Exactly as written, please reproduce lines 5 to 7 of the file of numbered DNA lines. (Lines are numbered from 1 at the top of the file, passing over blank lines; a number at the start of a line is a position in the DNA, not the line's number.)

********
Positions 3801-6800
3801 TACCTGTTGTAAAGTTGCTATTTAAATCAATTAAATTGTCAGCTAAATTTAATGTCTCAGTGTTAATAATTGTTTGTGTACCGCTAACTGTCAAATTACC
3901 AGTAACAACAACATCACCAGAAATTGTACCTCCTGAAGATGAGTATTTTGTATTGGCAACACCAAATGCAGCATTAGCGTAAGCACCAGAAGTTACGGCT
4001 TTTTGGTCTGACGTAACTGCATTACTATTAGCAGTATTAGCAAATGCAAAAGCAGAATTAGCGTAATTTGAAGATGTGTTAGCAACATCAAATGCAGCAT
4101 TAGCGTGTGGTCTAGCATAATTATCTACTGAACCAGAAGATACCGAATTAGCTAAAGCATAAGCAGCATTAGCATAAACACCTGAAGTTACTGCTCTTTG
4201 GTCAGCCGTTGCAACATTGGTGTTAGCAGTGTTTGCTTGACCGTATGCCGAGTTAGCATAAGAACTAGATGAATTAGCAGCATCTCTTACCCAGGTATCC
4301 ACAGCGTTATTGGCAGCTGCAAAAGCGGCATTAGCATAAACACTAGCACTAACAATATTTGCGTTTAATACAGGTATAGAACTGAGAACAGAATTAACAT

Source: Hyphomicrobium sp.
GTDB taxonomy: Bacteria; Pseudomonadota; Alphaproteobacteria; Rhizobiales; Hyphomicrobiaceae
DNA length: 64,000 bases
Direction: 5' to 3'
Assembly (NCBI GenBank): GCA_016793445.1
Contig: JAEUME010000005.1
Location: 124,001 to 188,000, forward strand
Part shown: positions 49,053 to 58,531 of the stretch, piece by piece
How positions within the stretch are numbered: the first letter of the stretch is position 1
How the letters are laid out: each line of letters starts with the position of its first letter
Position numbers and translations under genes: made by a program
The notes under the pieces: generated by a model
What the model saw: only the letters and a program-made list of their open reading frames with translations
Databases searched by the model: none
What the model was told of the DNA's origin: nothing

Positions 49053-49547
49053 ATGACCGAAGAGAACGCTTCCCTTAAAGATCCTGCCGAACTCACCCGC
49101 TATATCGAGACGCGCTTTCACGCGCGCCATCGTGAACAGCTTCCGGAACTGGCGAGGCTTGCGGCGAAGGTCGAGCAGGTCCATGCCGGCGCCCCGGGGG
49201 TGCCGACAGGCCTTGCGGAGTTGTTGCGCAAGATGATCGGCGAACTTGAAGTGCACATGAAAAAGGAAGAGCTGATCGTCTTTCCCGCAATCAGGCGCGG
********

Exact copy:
4101 TAGCGTGTGGTCTAGCATAATTATCTACTGAACCAGAAGATACCGAATTAGCTAAAGCATAAGCAGCATTAGCATAAACACCTGAAGTTACTGCTCTTTG
4201 GTCAGCCGTTGCAACATTGGTGTTAGCAGTGTTTGCTTGACCGTATGCCGAGTTAGCATAAGAACTAGATGAATTAGCAGCATCTCTTACCCAGGTATCC
4301 ACAGCGTTATTGGCAGCTGCAAAAGCGGCATTAGCATAAACACTAGCACTAACAATATTTGCGTTTAATACAGGTATAGAACTGAGAACAGAATTAACAT